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Tired of tires
New firms adding new chance for growth
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According to the Environmental Protection Agency, Americans generate approximately 290 million scrap tires annual. Historically, these scrap tires took up space in landfills or provided breeding grounds for mosquitoes and rodents when stockpiled or illegally dumped.
However, that is now turning around. Markets now exist for over 80 percent of those scrap tires – up from 17 percent in 1990. These markets – both recycling and other beneficial uses – continue to grow. The remaining scrap tires are still stockpiled or dumped in landfills, however.
In 2003, the EPA reports markets for scrap tires were consuming 233 million of them:
• 130 million (44.7 percent) are used as fuel
• 56 million (19.4 percent) are recycled or used in civil engineering projects
• 18 million (7.8 percent) are converted into ground rubber and recycled into products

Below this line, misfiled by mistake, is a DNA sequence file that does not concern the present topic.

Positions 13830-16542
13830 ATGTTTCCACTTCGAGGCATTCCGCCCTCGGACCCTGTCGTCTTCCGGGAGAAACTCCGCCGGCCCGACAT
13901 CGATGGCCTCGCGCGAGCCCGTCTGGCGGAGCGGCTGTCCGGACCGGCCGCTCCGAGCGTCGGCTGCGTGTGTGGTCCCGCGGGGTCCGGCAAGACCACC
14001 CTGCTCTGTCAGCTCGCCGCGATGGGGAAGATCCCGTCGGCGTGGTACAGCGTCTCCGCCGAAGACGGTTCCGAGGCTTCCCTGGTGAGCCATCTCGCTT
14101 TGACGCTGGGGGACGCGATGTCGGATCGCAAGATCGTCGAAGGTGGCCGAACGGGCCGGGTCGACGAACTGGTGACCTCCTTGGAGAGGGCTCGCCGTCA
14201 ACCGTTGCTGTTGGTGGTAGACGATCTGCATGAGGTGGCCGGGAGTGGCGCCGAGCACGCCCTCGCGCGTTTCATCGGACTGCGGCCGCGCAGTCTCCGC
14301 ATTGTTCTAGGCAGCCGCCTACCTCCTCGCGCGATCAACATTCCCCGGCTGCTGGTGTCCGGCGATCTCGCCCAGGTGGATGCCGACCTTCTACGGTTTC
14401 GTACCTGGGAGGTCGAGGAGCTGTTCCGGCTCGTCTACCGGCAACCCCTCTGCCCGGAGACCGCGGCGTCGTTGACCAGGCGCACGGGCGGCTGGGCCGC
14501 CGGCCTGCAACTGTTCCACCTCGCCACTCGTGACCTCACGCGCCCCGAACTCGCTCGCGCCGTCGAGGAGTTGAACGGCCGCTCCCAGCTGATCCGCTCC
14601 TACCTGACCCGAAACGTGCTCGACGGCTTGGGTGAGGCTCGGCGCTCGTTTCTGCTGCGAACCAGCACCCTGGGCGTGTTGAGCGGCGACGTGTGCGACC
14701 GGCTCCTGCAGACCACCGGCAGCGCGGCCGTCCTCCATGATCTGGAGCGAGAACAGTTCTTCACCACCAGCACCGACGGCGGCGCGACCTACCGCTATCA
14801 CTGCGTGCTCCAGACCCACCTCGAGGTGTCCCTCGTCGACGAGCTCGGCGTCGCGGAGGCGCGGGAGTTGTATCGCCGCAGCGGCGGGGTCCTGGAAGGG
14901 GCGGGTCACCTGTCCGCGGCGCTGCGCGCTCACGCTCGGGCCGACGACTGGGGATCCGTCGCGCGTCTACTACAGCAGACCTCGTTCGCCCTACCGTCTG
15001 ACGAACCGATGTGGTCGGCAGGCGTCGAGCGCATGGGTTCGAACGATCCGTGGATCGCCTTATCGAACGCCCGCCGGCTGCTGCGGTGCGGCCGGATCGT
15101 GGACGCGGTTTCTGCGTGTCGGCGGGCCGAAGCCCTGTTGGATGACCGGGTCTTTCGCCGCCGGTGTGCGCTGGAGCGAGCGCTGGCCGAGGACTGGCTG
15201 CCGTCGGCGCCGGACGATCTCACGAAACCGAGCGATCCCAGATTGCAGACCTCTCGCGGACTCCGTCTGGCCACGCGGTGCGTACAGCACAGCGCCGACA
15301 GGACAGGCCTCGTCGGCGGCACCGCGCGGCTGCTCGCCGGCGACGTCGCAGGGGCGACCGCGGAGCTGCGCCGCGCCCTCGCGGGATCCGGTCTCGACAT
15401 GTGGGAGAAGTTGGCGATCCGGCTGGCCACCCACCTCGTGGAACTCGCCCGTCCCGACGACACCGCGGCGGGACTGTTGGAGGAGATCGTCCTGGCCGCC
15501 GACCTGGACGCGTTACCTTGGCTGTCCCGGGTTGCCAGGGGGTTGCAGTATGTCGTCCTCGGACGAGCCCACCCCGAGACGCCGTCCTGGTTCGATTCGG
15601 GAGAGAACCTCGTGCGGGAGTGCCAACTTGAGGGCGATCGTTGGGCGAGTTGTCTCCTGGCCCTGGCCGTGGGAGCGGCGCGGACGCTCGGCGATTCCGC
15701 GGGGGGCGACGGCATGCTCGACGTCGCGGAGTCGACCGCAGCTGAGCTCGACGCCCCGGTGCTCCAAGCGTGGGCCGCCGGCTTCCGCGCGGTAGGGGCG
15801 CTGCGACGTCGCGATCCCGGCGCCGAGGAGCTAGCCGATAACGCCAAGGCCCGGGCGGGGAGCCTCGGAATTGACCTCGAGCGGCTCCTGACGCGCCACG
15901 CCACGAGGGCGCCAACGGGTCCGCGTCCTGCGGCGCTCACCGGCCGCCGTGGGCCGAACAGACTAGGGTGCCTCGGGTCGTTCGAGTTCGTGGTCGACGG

• 12 million (4.3 percent) are converted into ground rubber and used in rubber-modified asphalt
• 9 million (3.1 percent) are exported
• 6.5 million (2.0 percent) are recycled into cut/stamped/punched products
• 3 million (1.7 percent) are used in agricultural and miscellaneous uses
Another 16.5 million scrap tires are retreaded. About 27 million scrap tires (9.3 percent) are estimated to be disposed of in landfills or monofills. 
These are some staggering numbers. Fortunately, we are finding more and more ways to deal with the problem.
So, it was fitting and proper that as the nation celebrated Earth Day Monday, Barton County took a step closer to being on the cutting edge of this tire recycling bonanza. The County Commission gave its blessing to Resource Management Company Inc., a Ness County waste tire processing firm that will be doing business with tire recycler Blizzard Energy near the Great Bend Municipal Airport.
Between the two companies, tons of discarded tires will be retreaded, shredded or otherwise reused each day. Both businesses are looking to expand should the need exist.
Now that officials are assured RMC and Blizzard will meet county and state environmental regulations, it is time to welcome them to our community. Both companies seem to have forward-thinking leadership that may add an interesting facet to our local economy.
Dale Hogg